The Substance Abuse and Mental Health Services Administration (SAMHSA) conducted a study in 2014 to assess how many people had substance use disorders (SUDs) and how many had mental illness. They found that 20.2 million adults experienced a SUD, while 43.6 million were experiencing a mental illness; of these, a total of 7.9 million people were struggling with both at the same time – which classifies as having a co-occurring disorder. Co-occurring disorders can affect anyone at any point in their lives. They are often complex, because symptoms of each disorder can exacerbate one another – making it difficult to determine which symptoms correlate with which condition.
Living with a Co-Occurring Disorder
Health Guide, a website that collaborates with Harvard Health Publications to provide information on mental health, healthy living, children and family, relationships and more, states that SUDs most often occur alongside the following mental illnesses: depression, bipolar disorder and anxiety disorders. Managing two disorders at once can create overwhelming feelings of stress, which can only make daily life more difficult to bear. As one person shared on Social Work Today, “If I’m…still feeling that something’s wrong, then it’s probably not my alcoholism. Then I can call to see someone or look at my medications. It’s been a lot of trial and error and pain and heartache sometimes, but experience is often the best teacher.”
There are a number of symptoms that can come along with having a co-occurring disorder, such as: depression, anxiety, insomnia, paranoia, hallucinations, mania and more. If a person hasn’t yet sought treatment, they may unknowingly worsen their symptoms by self-medicating with substances in an attempt to reduce some of the discomfort their feeling from a mental illness; conversely, mental illness may develop from an SUD, and a person may continue drinking or abusing drugs without realizing the secondary symptoms that they’re causing them to develop.
Recovering from a Co-Occurring Disorder
Co-occurring disorders require specialized treatment – particularly integrated care. A 2015 article published in the Journal of Addictions Nursing noted that those with co-occurring disorders are at higher risk for relapse; if a patient relapses, they may lose the support of family and friends, miss 12-Step meetings and other recovery-related appointments, experience unstable mood swings, complete criminal acts and more. It is for this reason that residential treatment is often an excellent option for those who need a safe, structured environment with a healthcare team who can supervise them and provide them with assistance as needed. There are many aspects of treatment that can properly help those with co-occurring disorders recover, such as:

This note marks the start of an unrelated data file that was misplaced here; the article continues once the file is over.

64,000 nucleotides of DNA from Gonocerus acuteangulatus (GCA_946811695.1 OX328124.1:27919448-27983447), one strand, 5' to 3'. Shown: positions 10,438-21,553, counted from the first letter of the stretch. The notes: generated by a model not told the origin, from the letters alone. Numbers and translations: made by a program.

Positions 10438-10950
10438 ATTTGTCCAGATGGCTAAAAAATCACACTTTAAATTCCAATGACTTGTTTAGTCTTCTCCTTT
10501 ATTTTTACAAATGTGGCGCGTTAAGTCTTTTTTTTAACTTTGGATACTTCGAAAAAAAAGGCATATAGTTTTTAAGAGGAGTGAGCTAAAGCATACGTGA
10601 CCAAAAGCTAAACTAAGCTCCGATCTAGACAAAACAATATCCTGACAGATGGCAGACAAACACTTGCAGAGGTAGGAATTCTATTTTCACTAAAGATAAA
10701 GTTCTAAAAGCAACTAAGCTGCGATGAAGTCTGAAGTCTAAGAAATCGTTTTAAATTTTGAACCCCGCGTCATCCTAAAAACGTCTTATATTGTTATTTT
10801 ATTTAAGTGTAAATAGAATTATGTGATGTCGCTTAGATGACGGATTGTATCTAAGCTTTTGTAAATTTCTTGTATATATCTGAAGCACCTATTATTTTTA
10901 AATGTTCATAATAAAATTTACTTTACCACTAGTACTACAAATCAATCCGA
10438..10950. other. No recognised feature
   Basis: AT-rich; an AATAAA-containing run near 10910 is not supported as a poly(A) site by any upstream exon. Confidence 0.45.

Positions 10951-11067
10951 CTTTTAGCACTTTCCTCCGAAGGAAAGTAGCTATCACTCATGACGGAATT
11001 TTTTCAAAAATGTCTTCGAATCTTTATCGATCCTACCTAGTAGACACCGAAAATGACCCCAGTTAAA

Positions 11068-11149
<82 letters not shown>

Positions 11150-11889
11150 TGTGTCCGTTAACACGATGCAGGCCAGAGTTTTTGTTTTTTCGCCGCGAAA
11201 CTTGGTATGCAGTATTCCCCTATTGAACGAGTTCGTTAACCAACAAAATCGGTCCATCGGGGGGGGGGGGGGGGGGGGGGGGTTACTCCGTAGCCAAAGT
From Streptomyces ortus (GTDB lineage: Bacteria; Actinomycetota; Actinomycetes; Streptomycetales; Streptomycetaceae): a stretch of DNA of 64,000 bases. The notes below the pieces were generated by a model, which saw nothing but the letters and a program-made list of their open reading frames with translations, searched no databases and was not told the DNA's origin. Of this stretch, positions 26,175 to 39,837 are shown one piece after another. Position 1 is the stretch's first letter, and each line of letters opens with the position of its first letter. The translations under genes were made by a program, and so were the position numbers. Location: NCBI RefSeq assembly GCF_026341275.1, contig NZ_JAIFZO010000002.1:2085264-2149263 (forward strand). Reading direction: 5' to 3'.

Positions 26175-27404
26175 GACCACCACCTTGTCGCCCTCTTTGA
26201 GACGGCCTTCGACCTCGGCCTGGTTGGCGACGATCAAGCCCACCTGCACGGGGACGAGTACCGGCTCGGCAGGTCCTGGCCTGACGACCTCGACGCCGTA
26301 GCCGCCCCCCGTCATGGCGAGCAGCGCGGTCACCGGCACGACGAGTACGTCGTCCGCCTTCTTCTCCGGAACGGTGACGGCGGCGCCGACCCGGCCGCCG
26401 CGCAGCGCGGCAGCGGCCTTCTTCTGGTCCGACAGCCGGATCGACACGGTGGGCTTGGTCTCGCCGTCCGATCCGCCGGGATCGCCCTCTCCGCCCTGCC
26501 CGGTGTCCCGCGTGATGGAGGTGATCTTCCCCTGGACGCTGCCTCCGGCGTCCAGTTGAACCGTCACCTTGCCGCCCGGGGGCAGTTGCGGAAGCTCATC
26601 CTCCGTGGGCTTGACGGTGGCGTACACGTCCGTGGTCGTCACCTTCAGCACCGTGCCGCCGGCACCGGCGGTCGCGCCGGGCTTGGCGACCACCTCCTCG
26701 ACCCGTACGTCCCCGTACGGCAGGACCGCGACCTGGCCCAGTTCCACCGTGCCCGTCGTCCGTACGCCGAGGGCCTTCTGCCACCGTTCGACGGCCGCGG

- 12-Step programs – thousands of people have benefitted from 12-Step programs, as they provide people with a safe space to talk about their experiences with SUDs. Sponsorship and group discussions provide extra support for those working towards a life of sobriety – and those with co-occurring disorders can benefit from this added support system.
- Individual and group therapy – both forms of therapy truly allow patients the opportunity to dive into their past, present and future concerns, with the chance to develop some effective strategies for working through tough thoughts, emotions and circumstances. Cognitive behavioral therapy (CBT) is a common approach used in therapy, amongst others. Finally, learning from others’ lived experiences also promotes the idea that nobody is truly alone; new insights can also be garnered from hearing stories of others with similar recovery goals.
- Medication-assisted treatment (MAT) – as the U.S. Food and Drug Administration (FDA) indicates, MAT is the use of medications that are also combined with behavioral and cognitive therapy to assist people in sustaining recovery. Some medications can help treat mental illnesses, which can help those with co-occurring disorders find more balance.
- Structure and Support – treatment for co-occurring disorders, particularly residential treatment, often requires that clients develop and maintain healthy eating/sleeping patterns, a clean room, a daily schedule and more. A 2017 study conducted by researchers from Massachusetts further confirm that engaging in leisure activities – such as those promoted in treatment – actually help people feel as though they’re making better use of their time. For those in recovery, a structured schedule greatly helps them develop a lifestyle habit that they can take with them once they return home.
- And more
Recovery is Possible
It may seem that recovery from a co-occurring disorder is impossible, but it’s truly not. Success in recovery has happened for many people with co-occurring disorders; it’s all about utilizing your resources, building support, and staying dedicated to your program. Remind yourself of what motivates you in recovery and keep that vision in the back of your mind. Allow yourself to grow, and you’ll find that your life changes for the better. As Deepak Chopra once stated, “Every time you are tempted to react in the same old way, ask if you want to be a prisoner of the past or a pioneer of the future.”
Don’t wait any longer; begin the journey towards recovery today. Hope is not lost, and healing is right around the corner.
This is the year to change your life from suffering due to the disease of addiction to thriving in the sunlight of the spirit of sobriety. As the world’s first 12-Step treatment center, established in 1939, High Watch Recovery is dedicated to educating patients on 12-Step principles, actions, philosophies, and lifestyles, preparing them to live a happy and healthy sober life after graduating. For information on our continuum of clinical care and our compassionate approach to treatment, call us today: 860.927.3772.